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Asymmetrical Warfare: What We All Missed

by Ralph Petersvia Military History in the News
Thursday, April 25, 2019

Twenty-five years ago, I published an essay, “The New Warrior Class,” arguing that our military’s most-frequent opponents in the coming decades would be irregular forces, such as guerrillas, terrorists, militias, pirates, and even criminal networks. Hostile, nuclear-armed states would remain the paramount threat to our existence, but it would be the “all-others” who kept us busy. We needed to prepare for changing battlefields and tenacious, if lesser, enemies.

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A Stitch in Time

by Jean McElwee Cannonvia Hoover Digest
Wednesday, April 24, 2019

Belgian women, rescued by US aid during World War I, thanked Americans by sending messages made from traditional lace and needlework. Lou Henry Hoover gathered those fragile reminders of a historic humanitarian moment.

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Siberian Quagmire

by Kyle Duchynskivia Hoover Digest
Wednesday, April 24, 2019

As the First World War drew to a close, the victorious Allies suddenly found themselves clashing with Bolsheviks in Russia. How that intervention went astray is a tangled, and cautionary, tale.

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Churchill: Walking with Destiny

by Peter M. Robinson interview with Andrew Robertsvia Hoover Digest
Wednesday, April 24, 2019

Biographer and historian Andrew Roberts, granted exclusive access to archives about Winston Churchill (including the diaries of King George VI), paints a portrait both familiar and fresh.

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Competence and Confidence

by H. R. McMastervia Hoover Digest
Wednesday, April 24, 2019

“Strategic patience” in Asia has run its course. Now we and our allies must prepare for whatever comes next.

In the News

The Secret World War II Mission To Kidnap Hitler's A-Bomb Scientists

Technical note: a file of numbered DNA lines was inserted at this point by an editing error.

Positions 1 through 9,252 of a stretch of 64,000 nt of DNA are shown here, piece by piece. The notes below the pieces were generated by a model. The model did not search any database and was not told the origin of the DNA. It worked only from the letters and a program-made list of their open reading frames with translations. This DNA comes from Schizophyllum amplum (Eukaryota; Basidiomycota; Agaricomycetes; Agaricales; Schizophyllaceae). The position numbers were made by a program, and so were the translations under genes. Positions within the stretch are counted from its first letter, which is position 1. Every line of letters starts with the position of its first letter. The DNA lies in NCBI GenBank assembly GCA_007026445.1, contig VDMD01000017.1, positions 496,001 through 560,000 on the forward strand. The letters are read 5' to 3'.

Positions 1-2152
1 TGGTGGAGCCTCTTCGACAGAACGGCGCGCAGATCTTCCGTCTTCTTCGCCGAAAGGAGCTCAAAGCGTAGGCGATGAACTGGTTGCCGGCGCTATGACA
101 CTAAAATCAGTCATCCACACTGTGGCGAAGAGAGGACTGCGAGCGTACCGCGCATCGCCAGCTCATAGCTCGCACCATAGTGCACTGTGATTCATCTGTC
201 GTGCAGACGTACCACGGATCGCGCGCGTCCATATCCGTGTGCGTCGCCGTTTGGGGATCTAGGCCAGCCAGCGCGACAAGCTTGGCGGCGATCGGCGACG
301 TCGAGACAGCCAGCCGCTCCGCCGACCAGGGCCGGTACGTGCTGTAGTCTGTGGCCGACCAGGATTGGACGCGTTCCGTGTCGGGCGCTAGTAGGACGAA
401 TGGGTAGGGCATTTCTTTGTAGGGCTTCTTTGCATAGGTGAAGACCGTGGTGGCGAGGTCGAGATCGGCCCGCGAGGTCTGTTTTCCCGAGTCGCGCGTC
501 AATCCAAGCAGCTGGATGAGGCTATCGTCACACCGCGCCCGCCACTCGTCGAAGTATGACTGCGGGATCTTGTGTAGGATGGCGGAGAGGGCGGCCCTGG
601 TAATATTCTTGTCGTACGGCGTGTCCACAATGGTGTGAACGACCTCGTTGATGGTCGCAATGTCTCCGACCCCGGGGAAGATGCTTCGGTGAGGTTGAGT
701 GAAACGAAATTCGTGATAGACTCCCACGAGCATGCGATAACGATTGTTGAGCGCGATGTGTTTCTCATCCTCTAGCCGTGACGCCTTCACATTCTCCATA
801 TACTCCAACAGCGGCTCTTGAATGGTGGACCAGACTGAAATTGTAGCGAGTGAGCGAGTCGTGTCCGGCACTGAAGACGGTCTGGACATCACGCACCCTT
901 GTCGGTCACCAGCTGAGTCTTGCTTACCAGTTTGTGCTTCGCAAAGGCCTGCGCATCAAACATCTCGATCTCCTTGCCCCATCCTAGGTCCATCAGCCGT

mentioning Hoover Institutionvia History
Wednesday, April 10, 2019

One of the Allies' greatest fears during World War II was that Adolf Hitler and his Nazi forces would unleash so-called Wunderwaffen, or “wonder weapons.” Some of the rumored weapons were outlandish, such as earthquake generators and death rays. But others, like bacterial weapons, rockets and new deadly gasses, were entirely feasible. Most concerning? The possibility that the Germans would manufacture—and detonate—an atomic bomb.

In the News

World War II Was A Fight To Preserve Human Freedom

mentioning Victor Davis Hansonvia The Federalist
Wednesday, April 10, 2019

This summer will mark the 75th anniversary of D-Day, the day thousands of men landed on the fog-covered beaches of Normandy to attack Nazi Germany’s army. What were these men fighting for? What was at stake for those fighting the deadly World War II? Scholar and professor Victor Davis Hanson answers these questions in a new free online course from Hillsdale College, “The Second World Wars.”

New War for an Ancient Prize

by Ralph Petersvia Military History in the News
Tuesday, April 9, 2019

As the forces of Libyan warlord, self-promoted General Khalifa Haftar, sweep out of Cyrenaica to close on Tripoli, the weaponry has changed but the patterns of military movement remain roughly the same as they have for four millennia.

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Pacific Century: China Challenges Japan And Taiwan

interview with Michael R. Auslin, John Yoovia The Pacific Century
Friday, April 5, 2019

China Flexes Its Muscles; Will President Trump Respond?

Centennial SecretsFeatured

In Remembrance Of US Entry Into World War I

via The Hoover Centennial
Friday, April 5, 2019

Remembering the war that changed everything.  

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Military History Working Group


The Working Group on the Role of Military History in Contemporary Conflict examines how knowledge of past military operations can influence contemporary public policy decisions concerning current conflicts.